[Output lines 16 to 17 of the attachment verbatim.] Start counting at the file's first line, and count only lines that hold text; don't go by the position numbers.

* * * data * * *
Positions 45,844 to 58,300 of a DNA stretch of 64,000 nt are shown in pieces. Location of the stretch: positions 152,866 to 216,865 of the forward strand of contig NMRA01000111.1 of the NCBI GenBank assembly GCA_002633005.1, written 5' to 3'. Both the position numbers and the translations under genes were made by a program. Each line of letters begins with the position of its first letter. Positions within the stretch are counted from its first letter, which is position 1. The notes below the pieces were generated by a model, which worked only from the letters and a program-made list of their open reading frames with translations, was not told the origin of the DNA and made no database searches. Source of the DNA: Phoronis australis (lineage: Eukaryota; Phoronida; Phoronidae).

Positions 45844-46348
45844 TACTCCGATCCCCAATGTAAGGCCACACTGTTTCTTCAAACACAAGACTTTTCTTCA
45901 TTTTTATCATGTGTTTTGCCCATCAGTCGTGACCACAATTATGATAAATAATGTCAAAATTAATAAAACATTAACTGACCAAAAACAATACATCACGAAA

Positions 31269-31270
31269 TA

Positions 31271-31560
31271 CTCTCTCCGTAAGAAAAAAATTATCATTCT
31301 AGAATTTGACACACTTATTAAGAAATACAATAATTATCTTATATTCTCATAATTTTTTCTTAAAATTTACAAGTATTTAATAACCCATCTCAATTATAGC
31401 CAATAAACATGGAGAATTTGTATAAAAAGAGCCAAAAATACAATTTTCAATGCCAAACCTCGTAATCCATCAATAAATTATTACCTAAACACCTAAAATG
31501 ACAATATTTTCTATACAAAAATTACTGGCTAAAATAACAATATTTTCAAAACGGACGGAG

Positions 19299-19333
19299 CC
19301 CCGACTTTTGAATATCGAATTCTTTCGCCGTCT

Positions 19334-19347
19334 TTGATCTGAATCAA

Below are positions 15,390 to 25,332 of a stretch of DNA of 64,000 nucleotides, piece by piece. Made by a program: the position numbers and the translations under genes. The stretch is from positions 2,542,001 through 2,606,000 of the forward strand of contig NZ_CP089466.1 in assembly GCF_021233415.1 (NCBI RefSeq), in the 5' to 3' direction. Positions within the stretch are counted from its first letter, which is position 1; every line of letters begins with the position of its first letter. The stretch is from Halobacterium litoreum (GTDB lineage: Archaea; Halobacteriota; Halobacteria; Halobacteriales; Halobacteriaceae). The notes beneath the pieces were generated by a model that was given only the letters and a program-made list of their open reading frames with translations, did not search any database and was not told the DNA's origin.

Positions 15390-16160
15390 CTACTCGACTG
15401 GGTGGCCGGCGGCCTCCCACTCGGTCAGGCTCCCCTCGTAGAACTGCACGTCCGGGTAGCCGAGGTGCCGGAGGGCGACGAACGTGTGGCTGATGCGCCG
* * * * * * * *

19334 TTGATCTGAATCAA

Below are positions 15,390 to 25,332 of a stretch of DNA of 64,000 nucleotides, piece by piece. Made by a program: the position numbers and the translations under genes. The stretch is from positions 2,542,001 through 2,606,000 of the forward strand of contig NZ_CP089466.1 in assembly GCF_021233415.1 (NCBI RefSeq), in the 5' to 3' direction. Positions within the stretch are counted from its first letter, which is position 1; every line of letters begins with the position of its first letter. The stretch is from Halobacterium litoreum (GTDB lineage: Archaea; Halobacteriota; Halobacteria; Halobacteriales; Halobacteriaceae). The notes beneath the pieces were generated by a model that was given only the letters and a program-made list of their open reading frames with translations, did not search any database and was not told the DNA's origin.